Hurt by declines in manufacturing and tourism, especially in the aftermath of the Sept. 11, 2001, terrorist attack on the Pentagon in Arlington, Va., the Democratic governor in recent weeks has announced cuts to higher education and 1,200 layoffs in state agencies.
So far, K-12 education funding has largely been spared. That reprieve may not last, the governor told an audience on Oct. 23 during what was billed as his "State of Education Address."
He called on businesses to help provide school volunteers and resources during the budget crunch. Virginia faced a $1 billion budget shortfall earlier this year as lawmakers put together a $25 billion budget for fiscal 2003. Forecasters predict another shortfall before the fiscal year ends next summer.
Ohio Looks for Technology To Handle Academic Data
Ohio's department of education is looking at ways to overhaul its data-collection system after an advisory panel declared that the agency's 11-year-old computer system is out of date and not up to new demands.
Data collection will be crucial to the state as it faces the new accountability and testing mandates of the federal "No Child Left Behind" Act of 2001.
The 15-member advisory panel, which met for the first time last month, was formed after a computer problem resulted in the education department incorrectly naming 203 schools underperforming because of test scores. State schools Superintendent Susan Tave Zelman, who apologized to the districts, has said a major system redesign is needed.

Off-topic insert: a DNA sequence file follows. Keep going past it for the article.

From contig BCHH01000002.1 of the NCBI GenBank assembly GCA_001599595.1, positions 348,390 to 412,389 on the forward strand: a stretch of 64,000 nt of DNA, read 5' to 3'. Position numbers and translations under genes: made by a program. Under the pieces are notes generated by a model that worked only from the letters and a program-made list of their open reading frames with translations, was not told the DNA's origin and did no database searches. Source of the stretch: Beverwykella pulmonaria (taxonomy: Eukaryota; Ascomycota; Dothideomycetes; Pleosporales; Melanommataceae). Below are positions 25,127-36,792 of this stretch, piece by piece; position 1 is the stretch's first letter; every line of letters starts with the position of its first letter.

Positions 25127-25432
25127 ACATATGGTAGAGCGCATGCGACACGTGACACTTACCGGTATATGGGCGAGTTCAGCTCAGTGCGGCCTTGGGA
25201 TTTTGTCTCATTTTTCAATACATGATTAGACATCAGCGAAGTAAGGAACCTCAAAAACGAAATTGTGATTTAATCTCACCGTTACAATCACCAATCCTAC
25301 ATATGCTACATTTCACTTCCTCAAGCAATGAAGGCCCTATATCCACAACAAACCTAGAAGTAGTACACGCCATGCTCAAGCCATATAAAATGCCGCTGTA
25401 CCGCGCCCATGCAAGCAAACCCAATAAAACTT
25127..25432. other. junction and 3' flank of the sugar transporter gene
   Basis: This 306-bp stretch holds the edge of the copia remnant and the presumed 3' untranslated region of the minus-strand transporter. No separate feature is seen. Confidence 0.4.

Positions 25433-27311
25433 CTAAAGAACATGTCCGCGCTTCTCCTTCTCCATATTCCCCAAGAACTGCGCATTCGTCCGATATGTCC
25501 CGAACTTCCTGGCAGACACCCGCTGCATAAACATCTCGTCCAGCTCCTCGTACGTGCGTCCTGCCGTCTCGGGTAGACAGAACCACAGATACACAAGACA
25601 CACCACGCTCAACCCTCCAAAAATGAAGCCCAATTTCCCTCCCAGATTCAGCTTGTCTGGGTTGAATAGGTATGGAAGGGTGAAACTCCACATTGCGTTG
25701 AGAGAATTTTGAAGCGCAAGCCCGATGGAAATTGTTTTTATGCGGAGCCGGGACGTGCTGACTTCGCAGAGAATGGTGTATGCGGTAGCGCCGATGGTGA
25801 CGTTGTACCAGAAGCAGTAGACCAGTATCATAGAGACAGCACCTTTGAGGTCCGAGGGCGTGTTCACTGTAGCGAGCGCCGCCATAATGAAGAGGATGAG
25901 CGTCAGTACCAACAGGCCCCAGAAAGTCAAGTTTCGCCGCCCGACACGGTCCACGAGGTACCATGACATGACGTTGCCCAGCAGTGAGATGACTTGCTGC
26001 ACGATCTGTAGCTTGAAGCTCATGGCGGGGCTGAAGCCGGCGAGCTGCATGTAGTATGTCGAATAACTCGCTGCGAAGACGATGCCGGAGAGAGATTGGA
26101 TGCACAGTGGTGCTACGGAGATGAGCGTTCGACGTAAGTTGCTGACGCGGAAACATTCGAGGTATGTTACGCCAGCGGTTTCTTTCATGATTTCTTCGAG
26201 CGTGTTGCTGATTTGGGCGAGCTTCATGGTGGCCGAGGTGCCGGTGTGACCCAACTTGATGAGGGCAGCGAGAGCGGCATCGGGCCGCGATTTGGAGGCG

The state needs a system designed to measure student improvement. By contrast, the current system was designed to analyze data for funding purposes, said Bruce Hawkins, a member of the panel and the chief executive officer of the Ohio Education Computer Network, which is an arm of the state education department.
He estimates it would take two years and several million dollars to build the kind of system Ohio needs.
—Joetta L. Sack
Wash. State Reveals Results Of New Test for Teachers
Two-thirds of the 253 prospective teachers who took Washington state's new basic-skills test passed all three sections, the state Professional Education Standards Board has announced.
The test measures skills in reading, writing, and mathematics that the board has deemed necessary for all teachers. It is the first of two tests for prospective teachers developed by the standards board under a state legislative directive in 2000. The results were announced last month.
Beginning last September, the state's higher education institutions began requiring candidates for admission to teacher-preparation programs to pass the test, which they can take several times.
The second test will be in the subject areas for which the candidate is seeking certification to teach. Passing it will be required for certification beginning in September 2005.
The Washington Educator Skills Test-Basic is not an absolute requirement to enter teacher colleges, however. The state law allows colleges and universities to use their judgment to admit some candidates who have not passed the basic test. Before being certified, though, the prospective teachers must pass it.
Vol. 22, Issue 10, Page 21